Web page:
Ae nulla naturae parva reperta nianus.

Here I ought to mention the sciatherical instruments, for
want of which there was a time when the Grecians themselves
were forced to measure the shadow, in order to know the hour ;
and as PHny (cap. ult. Lib. VII.) tells us, the Eomans made
use of an erroneous sun-dial for ninety-nine years, till Q. Martins
Philippus their censor set up a better ; which no doubt at that
time was thought a jewel. And at last, that famous pyramid
was set up in the Camjms Martins, to seive for a gnomon to a



USEFULNESS OF MATHEMATICAL LEARNING. 425

dial marked on the street. To this sort of engines ought to be
referred spheres, globes, astrolabes, projections of the sphere,
&c. These are such useful and necessaiy things, that alone
may recommend the art by which they are made. For by these
we are able in our closet to judge of the celestial motions, and
to visit the most distant places of the earth, without the fatigue
and danger of voyages ; to determine concerning their distance,
situation, climate, nature of the seasons, length of their days,
and their relation to the celestial bodies, as much as if we were
inhabitants. To all these I might add those instruments, which
the mathematicians have invented to execute their own precepts,
for making observations either at sea or land, suiveying,
gauging, &c.

The catoptrics and dioptrics furnish us with variety of useful
inventions, both for the promoting of knowledge, and the
conveniencies of life ; whereby sight, the great instrument of
our perception, is so much imj^roved, that neither the distance
nor the minuteness of the object are any more impediments to
it. The telescope is of so vast use, that besides the delightful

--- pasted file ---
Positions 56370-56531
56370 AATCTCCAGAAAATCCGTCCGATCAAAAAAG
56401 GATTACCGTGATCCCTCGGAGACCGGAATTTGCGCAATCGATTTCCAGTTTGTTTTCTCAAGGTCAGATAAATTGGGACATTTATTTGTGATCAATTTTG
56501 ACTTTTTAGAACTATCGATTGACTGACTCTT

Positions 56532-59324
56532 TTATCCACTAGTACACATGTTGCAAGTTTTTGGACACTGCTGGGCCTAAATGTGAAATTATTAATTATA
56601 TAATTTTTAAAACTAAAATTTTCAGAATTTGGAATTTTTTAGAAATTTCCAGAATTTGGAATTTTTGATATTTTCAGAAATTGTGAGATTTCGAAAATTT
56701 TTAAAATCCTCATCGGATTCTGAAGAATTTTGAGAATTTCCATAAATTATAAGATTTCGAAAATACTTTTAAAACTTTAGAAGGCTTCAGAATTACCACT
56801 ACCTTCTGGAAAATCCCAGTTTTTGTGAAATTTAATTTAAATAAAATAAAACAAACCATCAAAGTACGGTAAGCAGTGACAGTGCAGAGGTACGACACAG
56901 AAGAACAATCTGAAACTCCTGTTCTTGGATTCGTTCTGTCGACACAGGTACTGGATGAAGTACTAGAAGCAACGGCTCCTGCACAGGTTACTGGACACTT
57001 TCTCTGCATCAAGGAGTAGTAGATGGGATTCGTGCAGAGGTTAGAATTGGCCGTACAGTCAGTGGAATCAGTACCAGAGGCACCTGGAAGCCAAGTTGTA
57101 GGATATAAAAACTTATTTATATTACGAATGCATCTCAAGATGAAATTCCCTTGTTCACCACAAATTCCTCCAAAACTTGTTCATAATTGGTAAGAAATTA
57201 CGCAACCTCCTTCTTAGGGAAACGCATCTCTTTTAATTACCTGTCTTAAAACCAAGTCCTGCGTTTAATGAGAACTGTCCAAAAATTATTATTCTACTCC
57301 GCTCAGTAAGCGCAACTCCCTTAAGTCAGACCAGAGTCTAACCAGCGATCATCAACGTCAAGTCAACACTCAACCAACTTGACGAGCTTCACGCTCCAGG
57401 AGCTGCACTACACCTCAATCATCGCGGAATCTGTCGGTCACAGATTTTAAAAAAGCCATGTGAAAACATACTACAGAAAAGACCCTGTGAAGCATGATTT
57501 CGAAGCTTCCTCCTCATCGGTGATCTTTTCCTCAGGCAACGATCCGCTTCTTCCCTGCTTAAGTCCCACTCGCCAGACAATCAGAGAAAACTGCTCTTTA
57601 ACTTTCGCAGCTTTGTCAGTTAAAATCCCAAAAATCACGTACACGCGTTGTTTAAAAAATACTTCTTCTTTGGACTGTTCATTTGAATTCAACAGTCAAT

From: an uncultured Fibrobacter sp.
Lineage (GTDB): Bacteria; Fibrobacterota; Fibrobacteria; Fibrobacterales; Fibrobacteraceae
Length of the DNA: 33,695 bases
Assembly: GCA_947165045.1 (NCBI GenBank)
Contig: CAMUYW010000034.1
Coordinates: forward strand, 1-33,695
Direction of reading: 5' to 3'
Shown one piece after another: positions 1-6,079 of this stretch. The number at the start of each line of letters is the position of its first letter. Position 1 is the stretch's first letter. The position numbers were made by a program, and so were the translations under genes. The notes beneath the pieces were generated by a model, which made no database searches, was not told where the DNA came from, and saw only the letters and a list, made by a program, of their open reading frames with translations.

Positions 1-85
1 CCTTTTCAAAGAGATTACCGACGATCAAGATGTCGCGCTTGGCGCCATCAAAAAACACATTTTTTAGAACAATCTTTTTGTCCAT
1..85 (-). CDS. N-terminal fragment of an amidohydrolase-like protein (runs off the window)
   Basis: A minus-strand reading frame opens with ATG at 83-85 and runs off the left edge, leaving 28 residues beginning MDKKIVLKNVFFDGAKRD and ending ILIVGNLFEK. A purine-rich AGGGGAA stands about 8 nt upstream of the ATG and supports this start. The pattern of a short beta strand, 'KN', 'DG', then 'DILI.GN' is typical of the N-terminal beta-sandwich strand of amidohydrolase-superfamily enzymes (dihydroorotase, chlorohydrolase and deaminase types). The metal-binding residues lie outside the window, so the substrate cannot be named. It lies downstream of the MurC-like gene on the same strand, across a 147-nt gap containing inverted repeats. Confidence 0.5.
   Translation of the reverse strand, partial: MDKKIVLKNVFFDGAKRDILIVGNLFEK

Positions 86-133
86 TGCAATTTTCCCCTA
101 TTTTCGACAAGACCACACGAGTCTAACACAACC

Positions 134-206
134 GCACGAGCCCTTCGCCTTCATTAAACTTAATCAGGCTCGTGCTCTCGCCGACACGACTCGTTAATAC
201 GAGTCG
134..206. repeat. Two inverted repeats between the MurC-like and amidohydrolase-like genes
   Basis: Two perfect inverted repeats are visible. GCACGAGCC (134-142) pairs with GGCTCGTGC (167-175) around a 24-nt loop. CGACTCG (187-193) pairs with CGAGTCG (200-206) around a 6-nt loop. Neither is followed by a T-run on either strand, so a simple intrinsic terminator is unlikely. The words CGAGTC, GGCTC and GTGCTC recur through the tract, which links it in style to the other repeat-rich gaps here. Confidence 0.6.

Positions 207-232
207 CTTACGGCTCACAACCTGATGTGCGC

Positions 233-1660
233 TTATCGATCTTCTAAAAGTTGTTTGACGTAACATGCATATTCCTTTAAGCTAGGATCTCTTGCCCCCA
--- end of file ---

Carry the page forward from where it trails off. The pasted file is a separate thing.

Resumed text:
and useful purposes it is applied to here below, as the desciying
ships and men, and armies at a distance, we have by its means
discovered new parts of the creation, fresh instances of the
surprising wisdom of the adorable Creator. We have by it
discovered the satellites of Jupiter, the satellites and ring of
Saturn, the rotation of the planets about their own axes ; besides
other appearances, whereby the system of the world is made
plain to sense, as it was before to reason. The telescope has also
improved the manner of astronomical obsei-vations, and made
them much more accurate than it was possible for them to be
before. And these improvements in astronomy have brought
along with them (as ever) correspondent improvements in
geography. From the obsei*vation of Jupiter's satellites, we
have a ready way to determine the longitude of places on the
earth. On the other hand, the microscojie has not been less
useful in helping vis to the sight of such objects as by their
minuteness escape our naked eye. By it men have pursued
nature into its most retired recesses ; so that now it can hardly
any more hide its greatest mysteiies from us. How much have
we learned by the help of the microscope of the contrivance and
structure of animal and vegetable bodies, and the composition



Online LibraryGeorge Atherton AitkenThe life and works of John Arbuthnot, M.D., fellow of the Royal College of Physicians → online text (page 38 of 47)